Mott Family Farm

  (Salesville, Ohio)
Choosing the Simple Life
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Water, or lack thereof

As much as we brag about living "off the grid", there are some obvious downsides. We have pretty much taken care of our power issues. The solar panels and wind generator power up our lights, computer and other electronic "toys." The upside is we have no power or water bills. The downside is, when there is a problem, we have to fix it ourselves! And the water, when there's been no rain has been the ultimate challenge--or shall we say character builder??

Even while growing up in the SF Bay Area during 10 years of drought, I could still turn on the faucet and water would come on. But here on the farm, living off our spring water, once the spring stops running--we have no water. Miraculously there actually is still a trickle, so overnight, some will collect in the cistern, and we can do a little cooking and washing of hands. If we are extra meager, or if no one is home most of the day, we can eek out a shower or 2. Good thing we still have our outhouse!

So pray for more rain, as the crops are definitely feeling the crunch--there is a huge decline in production as the crops are struggling to survive. We will do our best to finish the season out strong...but this is one of the risk factors shared with our CSA members: weather and crop failures, blights and bumper crops--we're in this together!

Thanks for all your enthusiasm and support! Enjoy the beautiful fall weather!

                                                                         --Shel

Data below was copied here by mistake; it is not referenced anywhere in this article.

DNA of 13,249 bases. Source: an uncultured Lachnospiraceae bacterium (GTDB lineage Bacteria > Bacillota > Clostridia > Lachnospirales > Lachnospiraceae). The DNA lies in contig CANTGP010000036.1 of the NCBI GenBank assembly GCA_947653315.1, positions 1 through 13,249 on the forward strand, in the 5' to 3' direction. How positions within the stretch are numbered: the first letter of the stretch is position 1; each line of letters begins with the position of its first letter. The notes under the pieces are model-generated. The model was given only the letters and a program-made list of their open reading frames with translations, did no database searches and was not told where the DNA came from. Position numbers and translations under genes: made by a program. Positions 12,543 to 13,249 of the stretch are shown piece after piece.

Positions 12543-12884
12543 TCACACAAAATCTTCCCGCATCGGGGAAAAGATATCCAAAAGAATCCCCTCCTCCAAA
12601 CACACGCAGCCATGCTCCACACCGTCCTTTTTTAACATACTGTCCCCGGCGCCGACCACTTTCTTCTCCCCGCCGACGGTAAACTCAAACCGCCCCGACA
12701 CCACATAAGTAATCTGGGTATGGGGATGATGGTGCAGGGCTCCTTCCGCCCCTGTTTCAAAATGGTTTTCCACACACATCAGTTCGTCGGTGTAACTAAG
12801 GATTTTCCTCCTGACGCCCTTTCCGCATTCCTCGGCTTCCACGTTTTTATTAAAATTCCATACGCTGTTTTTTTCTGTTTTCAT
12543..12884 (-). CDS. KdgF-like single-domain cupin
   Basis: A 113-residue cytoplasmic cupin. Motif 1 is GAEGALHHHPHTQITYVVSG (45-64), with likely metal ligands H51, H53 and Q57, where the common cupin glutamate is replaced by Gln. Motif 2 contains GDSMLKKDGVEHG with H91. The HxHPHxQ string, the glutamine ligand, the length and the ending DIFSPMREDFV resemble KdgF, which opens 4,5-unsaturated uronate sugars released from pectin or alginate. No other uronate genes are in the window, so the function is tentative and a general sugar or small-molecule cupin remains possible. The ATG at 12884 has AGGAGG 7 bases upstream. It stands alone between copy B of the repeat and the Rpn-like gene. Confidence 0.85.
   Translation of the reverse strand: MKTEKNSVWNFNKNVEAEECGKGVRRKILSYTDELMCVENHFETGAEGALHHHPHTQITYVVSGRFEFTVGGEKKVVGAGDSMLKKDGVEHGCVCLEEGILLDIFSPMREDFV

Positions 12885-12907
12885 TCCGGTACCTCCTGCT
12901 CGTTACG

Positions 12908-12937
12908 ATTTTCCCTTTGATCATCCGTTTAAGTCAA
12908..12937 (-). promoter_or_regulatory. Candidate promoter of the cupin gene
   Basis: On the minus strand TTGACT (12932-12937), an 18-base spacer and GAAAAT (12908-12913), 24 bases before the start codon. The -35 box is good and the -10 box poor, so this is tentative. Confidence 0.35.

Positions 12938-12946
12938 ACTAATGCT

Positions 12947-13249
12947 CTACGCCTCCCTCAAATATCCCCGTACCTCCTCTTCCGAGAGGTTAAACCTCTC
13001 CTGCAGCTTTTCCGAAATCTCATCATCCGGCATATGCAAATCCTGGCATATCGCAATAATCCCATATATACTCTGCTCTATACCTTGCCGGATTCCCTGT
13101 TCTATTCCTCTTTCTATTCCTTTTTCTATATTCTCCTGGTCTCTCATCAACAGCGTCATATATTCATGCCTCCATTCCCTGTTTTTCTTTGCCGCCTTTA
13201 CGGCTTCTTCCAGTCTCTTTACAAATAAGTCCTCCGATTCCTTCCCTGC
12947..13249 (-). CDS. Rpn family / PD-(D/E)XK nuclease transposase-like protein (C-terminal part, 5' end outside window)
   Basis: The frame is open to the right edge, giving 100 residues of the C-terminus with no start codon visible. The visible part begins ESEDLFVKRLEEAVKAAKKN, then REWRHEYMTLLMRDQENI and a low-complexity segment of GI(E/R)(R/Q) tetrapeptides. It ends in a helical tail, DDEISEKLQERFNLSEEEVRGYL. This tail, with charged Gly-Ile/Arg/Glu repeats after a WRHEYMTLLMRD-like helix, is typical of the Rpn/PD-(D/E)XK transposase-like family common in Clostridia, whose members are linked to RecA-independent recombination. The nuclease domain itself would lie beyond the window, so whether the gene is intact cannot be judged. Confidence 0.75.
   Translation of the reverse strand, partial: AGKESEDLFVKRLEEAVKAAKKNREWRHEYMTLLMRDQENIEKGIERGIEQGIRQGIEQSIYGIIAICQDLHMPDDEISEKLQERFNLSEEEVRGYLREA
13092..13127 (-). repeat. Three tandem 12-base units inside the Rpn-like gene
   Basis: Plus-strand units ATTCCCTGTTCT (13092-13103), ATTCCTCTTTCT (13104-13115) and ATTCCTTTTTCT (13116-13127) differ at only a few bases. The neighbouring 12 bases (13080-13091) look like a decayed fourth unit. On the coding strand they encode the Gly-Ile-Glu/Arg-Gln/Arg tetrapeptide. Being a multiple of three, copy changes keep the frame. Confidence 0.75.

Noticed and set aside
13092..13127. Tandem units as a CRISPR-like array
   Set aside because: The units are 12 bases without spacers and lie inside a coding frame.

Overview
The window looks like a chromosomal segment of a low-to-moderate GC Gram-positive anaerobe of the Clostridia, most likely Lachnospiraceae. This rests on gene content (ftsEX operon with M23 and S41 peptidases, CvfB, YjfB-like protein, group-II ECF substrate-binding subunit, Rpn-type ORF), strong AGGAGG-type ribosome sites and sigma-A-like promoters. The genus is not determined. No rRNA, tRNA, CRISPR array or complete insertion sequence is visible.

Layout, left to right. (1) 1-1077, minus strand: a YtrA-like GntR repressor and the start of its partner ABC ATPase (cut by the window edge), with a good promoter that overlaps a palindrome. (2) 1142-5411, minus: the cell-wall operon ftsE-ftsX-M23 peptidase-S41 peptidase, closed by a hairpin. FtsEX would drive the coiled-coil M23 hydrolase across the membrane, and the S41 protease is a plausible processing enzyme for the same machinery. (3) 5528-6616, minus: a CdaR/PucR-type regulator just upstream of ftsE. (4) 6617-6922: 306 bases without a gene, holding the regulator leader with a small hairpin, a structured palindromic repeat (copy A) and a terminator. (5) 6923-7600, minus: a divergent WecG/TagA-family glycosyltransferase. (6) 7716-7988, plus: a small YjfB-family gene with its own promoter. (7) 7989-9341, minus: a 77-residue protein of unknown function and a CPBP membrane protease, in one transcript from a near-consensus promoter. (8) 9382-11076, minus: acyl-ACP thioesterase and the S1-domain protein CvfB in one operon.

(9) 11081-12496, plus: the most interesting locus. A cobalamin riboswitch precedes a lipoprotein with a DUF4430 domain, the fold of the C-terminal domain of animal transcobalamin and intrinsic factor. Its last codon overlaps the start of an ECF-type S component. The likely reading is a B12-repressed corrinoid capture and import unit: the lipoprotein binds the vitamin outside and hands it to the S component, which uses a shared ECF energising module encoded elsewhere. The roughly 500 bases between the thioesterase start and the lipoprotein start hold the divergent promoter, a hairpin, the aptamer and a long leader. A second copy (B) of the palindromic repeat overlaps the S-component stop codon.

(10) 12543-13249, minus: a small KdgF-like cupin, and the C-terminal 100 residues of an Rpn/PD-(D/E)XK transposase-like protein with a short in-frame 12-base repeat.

Rain on a Hot Tin Roof

The sound of rain on our metal roof is one of my simplest pleasures. Many times it comes after a long, hot, humid day bringing relief and an (almost) audible sigh. Once the storms have passed, the water still trickles and drips off the roof as the frogs begin their trills and the kittens come out of hiding. We've recorded 12 inches of rain so far this month alone--which is astounding to me since the average rainfall in Southern California all YEAR is 13 inches (and many times we did not even come close to that).

So we're thankful for the rain, but it has slowed us up quite a bit getting plants in and getting new beds prepared. It also brought quite a bit of brown rot on those early peaches. : ( We've had our challenges already this year: dealing with the heat and humidity, early bolting crops and mucky soil from too much moisture...but I still love to listen to the rain.

Quote of the day: "Consider the postage stamp: its usefulness consists in the ability to stick to one thing till it gets there." - Josh Billings

 
 
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